Gods and Kings: The Art History of Mesopotamia and Arabia
What you'll learn
- Students will be able to identify objects, sites, and major characteristics of Art History from ancient Mesopotamian and Arabian contexts.
- Recognize major works of art from this time period.
- Gain an appreciation of Sumerian, Sabaean, Akkadian civilizations and more!
- Learn about the first writing system used in human history.
- There is something for both beginners and specialists alike in this lecture; curiosity, an open mind, and an appreciation for art and history are the only requisites.
In most Art History surveys, the earliest advanced civilizations which appeared in the region called Mesopotamia (between the Tigris and Euphrates rivers in modern-day Iraq) produced significant artwork which would set the tone for the history of art, literature, legal theory, and many aspects still-relevent in modern society. However, while these powerful kingdoms are well-studied by every student in an Art History 101 class, at the same time in Arabia, an analogous history was unfolding which is almost totally unknown. This course presents original research which illustrates how the epic kingdoms of ancient Arabia possessed clear ties to the model of divine kingship we see in Akkadian, Neo-Sumerian, Babylonian, and Assyrian civilizations across the Persian Gulf. This course is a must for anyone who wants to learn about the art, architecture, and glories of the vanished, highly organized kingdoms of a much broader area of the Middle East than traditional art histories cover.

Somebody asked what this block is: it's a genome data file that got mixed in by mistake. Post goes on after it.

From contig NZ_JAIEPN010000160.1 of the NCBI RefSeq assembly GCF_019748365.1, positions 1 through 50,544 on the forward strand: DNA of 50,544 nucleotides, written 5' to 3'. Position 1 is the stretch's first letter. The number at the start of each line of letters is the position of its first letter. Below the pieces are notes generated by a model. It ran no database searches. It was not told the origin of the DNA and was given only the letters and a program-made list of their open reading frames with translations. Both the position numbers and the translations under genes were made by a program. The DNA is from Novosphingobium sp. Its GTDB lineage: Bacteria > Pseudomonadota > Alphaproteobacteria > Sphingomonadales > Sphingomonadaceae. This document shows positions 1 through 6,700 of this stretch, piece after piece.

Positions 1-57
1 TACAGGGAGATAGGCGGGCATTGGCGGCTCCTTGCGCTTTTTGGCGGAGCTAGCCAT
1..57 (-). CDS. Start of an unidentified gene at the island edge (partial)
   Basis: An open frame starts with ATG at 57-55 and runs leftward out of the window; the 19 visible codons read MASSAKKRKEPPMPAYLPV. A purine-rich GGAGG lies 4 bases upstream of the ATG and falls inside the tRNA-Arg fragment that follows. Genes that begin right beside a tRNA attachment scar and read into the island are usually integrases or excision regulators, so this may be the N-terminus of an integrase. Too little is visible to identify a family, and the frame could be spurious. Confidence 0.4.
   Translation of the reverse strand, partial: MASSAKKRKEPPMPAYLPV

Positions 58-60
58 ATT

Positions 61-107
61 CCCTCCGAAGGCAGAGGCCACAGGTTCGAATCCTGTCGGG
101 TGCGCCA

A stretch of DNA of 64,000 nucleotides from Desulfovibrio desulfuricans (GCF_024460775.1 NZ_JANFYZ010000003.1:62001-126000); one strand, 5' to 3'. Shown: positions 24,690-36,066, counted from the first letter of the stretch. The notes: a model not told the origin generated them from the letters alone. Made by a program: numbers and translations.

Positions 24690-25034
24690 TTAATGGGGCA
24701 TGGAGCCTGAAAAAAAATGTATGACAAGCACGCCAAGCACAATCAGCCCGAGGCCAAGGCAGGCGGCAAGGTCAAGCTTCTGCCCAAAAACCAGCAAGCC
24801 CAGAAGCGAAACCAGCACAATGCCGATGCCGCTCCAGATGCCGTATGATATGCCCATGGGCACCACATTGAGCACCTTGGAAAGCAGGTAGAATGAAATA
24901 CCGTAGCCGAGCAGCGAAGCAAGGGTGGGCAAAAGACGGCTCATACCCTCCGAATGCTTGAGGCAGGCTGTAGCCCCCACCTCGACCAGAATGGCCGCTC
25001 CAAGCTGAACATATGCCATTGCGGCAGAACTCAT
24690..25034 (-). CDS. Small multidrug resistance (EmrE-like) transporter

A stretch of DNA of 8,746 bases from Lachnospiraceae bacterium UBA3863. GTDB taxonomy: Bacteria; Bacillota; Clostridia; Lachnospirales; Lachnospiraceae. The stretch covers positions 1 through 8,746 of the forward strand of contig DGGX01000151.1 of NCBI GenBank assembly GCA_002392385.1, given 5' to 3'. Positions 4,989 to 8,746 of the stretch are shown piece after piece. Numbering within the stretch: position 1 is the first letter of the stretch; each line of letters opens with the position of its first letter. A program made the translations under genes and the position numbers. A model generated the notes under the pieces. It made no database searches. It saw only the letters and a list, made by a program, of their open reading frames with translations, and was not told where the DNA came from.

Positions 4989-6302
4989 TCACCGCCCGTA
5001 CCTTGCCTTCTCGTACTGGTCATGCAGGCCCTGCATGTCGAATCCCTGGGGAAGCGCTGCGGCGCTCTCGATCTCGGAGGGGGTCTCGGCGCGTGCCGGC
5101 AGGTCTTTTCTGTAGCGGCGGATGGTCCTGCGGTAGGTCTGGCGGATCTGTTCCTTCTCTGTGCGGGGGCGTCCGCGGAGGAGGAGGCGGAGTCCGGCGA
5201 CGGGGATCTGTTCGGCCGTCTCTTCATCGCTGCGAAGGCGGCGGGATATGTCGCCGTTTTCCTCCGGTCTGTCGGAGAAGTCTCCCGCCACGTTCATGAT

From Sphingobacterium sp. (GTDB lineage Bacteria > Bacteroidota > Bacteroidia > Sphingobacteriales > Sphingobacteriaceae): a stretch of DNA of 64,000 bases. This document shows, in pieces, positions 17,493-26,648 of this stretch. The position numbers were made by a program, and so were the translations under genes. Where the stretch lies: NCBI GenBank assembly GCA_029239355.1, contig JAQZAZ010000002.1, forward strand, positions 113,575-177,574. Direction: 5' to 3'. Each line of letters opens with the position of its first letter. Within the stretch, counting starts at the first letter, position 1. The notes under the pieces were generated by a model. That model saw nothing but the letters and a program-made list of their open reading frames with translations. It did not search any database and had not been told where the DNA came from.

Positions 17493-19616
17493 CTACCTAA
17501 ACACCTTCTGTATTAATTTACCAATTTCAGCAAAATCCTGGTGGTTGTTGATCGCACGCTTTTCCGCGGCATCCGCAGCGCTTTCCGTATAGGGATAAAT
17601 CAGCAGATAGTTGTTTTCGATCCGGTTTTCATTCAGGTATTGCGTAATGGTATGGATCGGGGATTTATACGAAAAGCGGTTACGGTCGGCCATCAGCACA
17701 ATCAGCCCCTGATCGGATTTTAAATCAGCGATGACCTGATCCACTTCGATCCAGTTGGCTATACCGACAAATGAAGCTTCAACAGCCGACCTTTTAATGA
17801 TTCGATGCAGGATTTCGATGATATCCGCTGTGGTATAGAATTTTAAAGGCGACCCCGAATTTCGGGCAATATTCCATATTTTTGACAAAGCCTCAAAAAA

Who this course is for:
- Newcombers to Art History will learn about some basic Mesopotamian Art Survey objects, and academic professionals will be exposed to new research on the Caravan Kingdoms of ancient Yemen.
Dr. Lily Filson has held the title of Assistant Professor for both private as well as state universities in the United States. She received her Ph.D. in the Philosophy of Formative Sciences and her M.A. in Italian Renaissance Art History; her educational fellowships include a European Research Council Grant Fellowship at the Universita' Ca Foscari in Venice, Italy, the Katerina Duskova Memorial Fellowship from the Academy of Sciences of the Czech Republic, and the Syracuse University Florence Fellowship. She has more recently won a Short-Term Grant from the Renaissance Society of America and a Research Award from the University of Oxford.
Her studies and career have brought her into contact with numerous artworks and sites that go beyond traditional art history survey courses; her lectures feature unique content and fresh perspectives on the greatest story ever told: why and how art is made and how we relate to it over time. She brings first-hand experience and a warm delivery style to her video lectures which bring ancient artworks to life.